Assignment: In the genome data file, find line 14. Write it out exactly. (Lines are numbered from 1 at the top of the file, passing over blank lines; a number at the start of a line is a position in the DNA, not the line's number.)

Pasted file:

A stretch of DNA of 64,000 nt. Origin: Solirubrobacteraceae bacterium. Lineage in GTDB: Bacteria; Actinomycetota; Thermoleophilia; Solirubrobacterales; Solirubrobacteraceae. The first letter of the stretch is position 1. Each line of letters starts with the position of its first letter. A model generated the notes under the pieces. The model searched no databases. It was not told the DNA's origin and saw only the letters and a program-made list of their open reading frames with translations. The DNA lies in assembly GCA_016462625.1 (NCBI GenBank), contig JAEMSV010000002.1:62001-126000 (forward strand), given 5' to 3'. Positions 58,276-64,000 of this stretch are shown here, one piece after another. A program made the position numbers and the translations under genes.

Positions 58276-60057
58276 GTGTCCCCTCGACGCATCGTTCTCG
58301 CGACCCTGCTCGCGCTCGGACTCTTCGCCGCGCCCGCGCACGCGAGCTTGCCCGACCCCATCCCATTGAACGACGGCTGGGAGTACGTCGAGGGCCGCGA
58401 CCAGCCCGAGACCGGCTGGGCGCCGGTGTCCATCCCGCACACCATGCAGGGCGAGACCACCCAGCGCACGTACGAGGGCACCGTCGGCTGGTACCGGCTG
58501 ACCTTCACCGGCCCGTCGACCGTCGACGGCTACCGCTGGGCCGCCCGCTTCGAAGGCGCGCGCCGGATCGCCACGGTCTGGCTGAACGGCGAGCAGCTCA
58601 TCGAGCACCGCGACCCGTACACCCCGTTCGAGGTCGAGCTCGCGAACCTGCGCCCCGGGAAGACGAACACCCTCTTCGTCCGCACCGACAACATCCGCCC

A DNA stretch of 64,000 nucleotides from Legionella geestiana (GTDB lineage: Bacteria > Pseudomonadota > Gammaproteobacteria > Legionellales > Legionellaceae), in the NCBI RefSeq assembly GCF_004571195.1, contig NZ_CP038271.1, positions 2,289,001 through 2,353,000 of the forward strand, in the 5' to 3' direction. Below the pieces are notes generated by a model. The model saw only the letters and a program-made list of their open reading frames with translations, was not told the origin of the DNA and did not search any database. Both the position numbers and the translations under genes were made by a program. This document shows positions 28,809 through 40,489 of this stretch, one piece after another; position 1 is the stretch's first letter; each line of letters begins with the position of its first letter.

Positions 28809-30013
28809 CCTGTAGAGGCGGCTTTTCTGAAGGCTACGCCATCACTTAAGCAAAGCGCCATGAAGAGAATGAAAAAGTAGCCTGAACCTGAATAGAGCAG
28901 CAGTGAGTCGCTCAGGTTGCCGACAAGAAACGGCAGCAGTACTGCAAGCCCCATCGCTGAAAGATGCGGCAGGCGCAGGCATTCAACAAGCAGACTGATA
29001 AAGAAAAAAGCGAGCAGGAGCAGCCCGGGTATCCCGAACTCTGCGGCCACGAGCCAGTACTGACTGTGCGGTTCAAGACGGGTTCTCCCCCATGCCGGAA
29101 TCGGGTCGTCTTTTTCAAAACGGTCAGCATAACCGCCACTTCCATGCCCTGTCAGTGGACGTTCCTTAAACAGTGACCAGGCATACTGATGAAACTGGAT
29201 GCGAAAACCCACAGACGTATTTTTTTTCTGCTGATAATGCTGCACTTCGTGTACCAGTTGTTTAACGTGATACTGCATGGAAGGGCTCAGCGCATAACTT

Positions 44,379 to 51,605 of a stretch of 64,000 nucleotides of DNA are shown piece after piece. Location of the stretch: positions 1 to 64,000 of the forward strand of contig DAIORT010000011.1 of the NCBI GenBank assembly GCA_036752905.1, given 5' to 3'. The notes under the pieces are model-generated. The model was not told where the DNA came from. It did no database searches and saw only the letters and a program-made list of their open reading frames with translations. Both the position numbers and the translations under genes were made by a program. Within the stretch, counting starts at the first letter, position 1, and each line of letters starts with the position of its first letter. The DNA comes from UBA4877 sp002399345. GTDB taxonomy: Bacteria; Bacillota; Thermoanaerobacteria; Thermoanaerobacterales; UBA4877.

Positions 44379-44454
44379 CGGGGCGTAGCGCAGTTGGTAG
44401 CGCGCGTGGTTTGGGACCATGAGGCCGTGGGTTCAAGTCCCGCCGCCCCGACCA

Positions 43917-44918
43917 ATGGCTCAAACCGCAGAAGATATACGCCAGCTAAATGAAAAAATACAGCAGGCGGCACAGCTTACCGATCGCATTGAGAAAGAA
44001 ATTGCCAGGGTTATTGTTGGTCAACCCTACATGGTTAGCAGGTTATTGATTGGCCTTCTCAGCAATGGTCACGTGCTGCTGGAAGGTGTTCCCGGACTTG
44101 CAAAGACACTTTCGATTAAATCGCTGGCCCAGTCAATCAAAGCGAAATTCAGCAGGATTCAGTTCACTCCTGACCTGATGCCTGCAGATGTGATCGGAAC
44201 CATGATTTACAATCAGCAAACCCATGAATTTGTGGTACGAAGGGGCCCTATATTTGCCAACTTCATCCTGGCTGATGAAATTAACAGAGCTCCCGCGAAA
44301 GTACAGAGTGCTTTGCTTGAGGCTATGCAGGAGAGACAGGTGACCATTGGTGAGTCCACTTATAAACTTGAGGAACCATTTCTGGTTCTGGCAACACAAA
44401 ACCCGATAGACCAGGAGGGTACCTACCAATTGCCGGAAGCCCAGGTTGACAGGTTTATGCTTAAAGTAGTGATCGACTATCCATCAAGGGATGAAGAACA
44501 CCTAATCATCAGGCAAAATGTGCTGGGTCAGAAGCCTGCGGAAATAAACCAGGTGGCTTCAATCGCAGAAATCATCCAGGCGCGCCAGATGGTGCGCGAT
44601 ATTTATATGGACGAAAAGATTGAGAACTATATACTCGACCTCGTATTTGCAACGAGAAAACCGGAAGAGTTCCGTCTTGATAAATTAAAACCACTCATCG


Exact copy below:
29201 GCGAAAACCCACAGACGTATTTTTTTTCTGCTGATAATGCTGCACTTCGTGTACCAGTTGTTTAACGTGATACTGCATGGAAGGGCTCAGCGCATAACTT